Healthcare Cybersecurity Weekly Briefing 10-27-2017

Critical Informatics Healthcare Cyber Security

Critical Informatics Healthcare Cyber Security

Heart-stopping Cybersecurity Threats — Literally
As our physical and virtual worlds continue to meld, bad actors are not only attempting to steal sensitive information but also manipulate life-sustaining internet-connected medical devices, such as internal defibrillators, pacemakers and automated insulin pumps. The interoperability of these devices is critical in helping doctors monitor patients and detect problems with implanted devices. However, the ability for these technologies to adapt through internet connectivity — their greatest strength — is also their greatest vulnerability.


Health Care 20/20: Atlanta’s Health Care Leaders Reveal What Keeps Them Up at Night
No matter how much a health system expands and invests in technology, “if you don’t have the right people, you can fail in your mission,” Mullins said. “And this is a very competitive landscape when it comes to having the best nurses or the best doctors. I think that competition is good. I think it’s made all of our systems better for it.”


Why Healthcare Mergers, Acquisitions Can Uncover New Cybersecurity Risks
“Healthcare provider organizations need to be aware that they are uniquely susceptible to cybersecurity risks in conjunction with a transaction because of the nature of the data they handle,” said Marc Leone, a producer at Graham Company, one of the Mid-Atlantic’s largest insurance brokers, and a mergers and acquisitions risk expert.


Healthcare Cyber: House Inquiry Targets Medical Software 
The committee also hinted that it was undertaking a broader inquiry into the cybersecurity practices in the healthcare industry. […] Representative Greg Walden (R-Oregon), chairman of the Energy and Commerce Committee, told Nuance CEO Paul Ricci, in a letter dated October 19, 2017, that his committee wanted to “better understand the circumstances surrounding Nuance’s initial infection by NotPetya, as well as what steps it has taken in order to recover and resume full capabilities.”


Cyberterrorists Targeting Healthcare Systems, Critical Infrastructure
Critically, cyberterrorist attacks are not the same as hacking or compromising consumer data, as what happened in the recent Equifax data breach. They instead aim to cause global panic or mass loss of life by hacking into critical infrastructure like power networks, trading platforms and healthcare systems. […] But Mr Dembosky said while terror organisations like Islamic State are unlikely to abandon attacks on civilians by traditional means, they will inevitably expand their arsenal into cyberspace.


Feds Warn of DDoS Attack Vulnerability for Connected Medical Devices
“Deficient security capabilities, difficulties in patching vulnerabilities and a lack of consumer security awareness provide cyber actors with opportunities to exploit these devices,” the alert said. The concern is the these poorly secured or completely unsecured devices will give hackers easy access to private networks — and in turn gain access to other devices or data that lives on the network.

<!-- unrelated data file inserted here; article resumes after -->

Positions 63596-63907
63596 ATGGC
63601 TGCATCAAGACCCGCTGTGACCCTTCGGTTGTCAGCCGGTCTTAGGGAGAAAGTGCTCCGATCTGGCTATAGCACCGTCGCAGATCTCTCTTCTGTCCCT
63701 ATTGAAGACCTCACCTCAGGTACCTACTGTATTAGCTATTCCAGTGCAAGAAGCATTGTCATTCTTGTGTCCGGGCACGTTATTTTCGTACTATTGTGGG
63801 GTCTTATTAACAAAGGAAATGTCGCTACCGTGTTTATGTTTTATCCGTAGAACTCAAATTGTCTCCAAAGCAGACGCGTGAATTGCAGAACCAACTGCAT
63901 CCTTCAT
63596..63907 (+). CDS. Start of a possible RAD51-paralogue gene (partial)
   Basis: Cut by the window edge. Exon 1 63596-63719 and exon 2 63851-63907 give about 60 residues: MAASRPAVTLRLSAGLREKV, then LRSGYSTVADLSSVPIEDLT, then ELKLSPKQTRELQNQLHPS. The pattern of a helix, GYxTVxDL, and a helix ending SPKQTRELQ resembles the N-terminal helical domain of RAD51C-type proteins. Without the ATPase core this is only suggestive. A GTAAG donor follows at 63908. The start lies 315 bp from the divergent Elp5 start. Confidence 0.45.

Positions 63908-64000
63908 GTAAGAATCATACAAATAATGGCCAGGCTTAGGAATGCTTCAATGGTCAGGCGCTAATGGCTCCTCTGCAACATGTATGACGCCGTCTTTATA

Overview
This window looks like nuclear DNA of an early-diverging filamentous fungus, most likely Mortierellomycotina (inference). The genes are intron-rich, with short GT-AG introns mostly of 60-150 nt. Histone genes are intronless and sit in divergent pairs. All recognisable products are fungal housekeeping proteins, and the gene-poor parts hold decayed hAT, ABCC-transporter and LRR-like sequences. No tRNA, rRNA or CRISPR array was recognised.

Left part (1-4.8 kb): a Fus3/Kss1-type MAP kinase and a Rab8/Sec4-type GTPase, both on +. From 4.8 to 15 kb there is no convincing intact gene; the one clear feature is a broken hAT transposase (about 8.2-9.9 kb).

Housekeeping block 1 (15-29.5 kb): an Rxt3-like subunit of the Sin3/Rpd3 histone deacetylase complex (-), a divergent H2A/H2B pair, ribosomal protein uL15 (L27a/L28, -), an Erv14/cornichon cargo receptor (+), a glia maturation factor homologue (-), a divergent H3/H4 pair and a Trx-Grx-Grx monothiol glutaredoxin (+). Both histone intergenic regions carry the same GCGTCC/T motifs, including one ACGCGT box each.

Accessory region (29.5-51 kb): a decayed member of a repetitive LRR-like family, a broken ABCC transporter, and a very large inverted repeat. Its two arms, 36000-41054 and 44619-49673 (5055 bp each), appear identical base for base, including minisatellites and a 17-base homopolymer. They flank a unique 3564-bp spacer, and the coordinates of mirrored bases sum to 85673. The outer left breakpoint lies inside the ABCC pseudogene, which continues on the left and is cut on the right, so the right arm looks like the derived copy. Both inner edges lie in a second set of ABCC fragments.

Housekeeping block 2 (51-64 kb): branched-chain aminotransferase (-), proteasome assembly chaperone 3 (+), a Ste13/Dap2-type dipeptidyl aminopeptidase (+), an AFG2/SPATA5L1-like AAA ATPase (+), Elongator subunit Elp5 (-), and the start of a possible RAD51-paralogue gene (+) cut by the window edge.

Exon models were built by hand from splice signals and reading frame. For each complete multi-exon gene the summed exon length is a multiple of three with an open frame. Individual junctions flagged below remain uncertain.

NC Health System’s Network Disrupted by New WannaCry Strain 
FirstHealth of the Carolinas blamed a new strain of the WannaCry virus for system disruptions that began Oct. 17 and continued throughout last week. On identifying the threat, FirstHealth shut down its network and did a security check of more than 4,000 devices and more than 100 locations connected to the network.


Hospital Loses $10m to Cyberattack, but Broker’s Recommendation Saves the Day
The hospital has estimated costs relating to the cyberattack have already reached almost $10 million. The broker’s recommendation was timely and necessary. “Hospitals are targets, and if they are hit they’re going to get hit hard,” said Reggie Dejean, specialty insurance director at Lawley, an independent agency in Buffalo, New York. “These aren’t fender-bender [type claims], these are head-ons when you have large clients like this.


Health Care Focus: Information Exchanges Getting Mixed Reviews
When the exchanges were created, their goal was to allow “information to follow a patient where and when it is needed, across organizational, vendor and geographic boundaries,” notes the Office of the National Coordinator for Health Information Technology, or ONC, a federal agency that supports states with grants, awards and guidelines. However, Paul Kempen, an anesthesiologist at the Weirton Medical Center in West Virginia, doesn’t see it happening that way. One of his big complaints is that various state systems don’t “talk to each other.”


PHI Security Could Be at Risk in Boston Scientific Medical Device
“The affected device uses a hard-coded cryptographic key to encrypt PHI prior to having it transferred to removable media,” the advisory warned. “The affected device does not encrypt PHI at rest.” The vulnerabilities do require physical access, ICS-CERT added, and there are currently no known exploits of the vulnerabilities. An attacker with a low skill set could also potentially exploit the found vulnerabilities.


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